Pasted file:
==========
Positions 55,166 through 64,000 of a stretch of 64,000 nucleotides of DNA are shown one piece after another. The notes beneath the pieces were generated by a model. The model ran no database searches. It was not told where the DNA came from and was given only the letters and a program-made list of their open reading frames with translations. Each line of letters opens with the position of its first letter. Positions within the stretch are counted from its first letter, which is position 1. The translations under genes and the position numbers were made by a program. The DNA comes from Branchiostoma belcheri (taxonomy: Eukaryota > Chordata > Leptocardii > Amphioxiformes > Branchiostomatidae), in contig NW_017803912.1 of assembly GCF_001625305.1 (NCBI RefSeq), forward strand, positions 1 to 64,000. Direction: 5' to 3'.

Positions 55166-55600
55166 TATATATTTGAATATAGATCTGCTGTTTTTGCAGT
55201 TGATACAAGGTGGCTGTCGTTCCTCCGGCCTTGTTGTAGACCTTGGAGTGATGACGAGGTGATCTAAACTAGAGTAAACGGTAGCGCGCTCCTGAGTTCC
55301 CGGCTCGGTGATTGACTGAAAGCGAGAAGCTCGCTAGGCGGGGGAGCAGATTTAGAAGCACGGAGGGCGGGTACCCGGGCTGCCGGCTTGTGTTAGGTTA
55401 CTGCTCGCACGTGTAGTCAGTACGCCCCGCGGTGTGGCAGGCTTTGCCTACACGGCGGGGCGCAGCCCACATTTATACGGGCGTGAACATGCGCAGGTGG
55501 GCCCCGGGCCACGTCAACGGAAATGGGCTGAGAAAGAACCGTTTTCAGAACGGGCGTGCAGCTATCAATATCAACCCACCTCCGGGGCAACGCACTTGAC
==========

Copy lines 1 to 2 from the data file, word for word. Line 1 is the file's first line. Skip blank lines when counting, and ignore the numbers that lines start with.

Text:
Positions 55,166 through 64,000 of a stretch of 64,000 nucleotides of DNA are shown one piece after another. The notes beneath the pieces were generated by a model. The model ran no database searches. It was not told where the DNA came from and was given only the letters and a program-made list of their open reading frames with translations. Each line of letters opens with the position of its first letter. Positions within the stretch are counted from its first letter, which is position 1. The translations under genes and the position numbers were made by a program. The DNA comes from Branchiostoma belcheri (taxonomy: Eukaryota > Chordata > Leptocardii > Amphioxiformes > Branchiostomatidae), in contig NW_017803912.1 of assembly GCF_001625305.1 (NCBI RefSeq), forward strand, positions 1 to 64,000. Direction: 5' to 3'.

Positions 55166-55600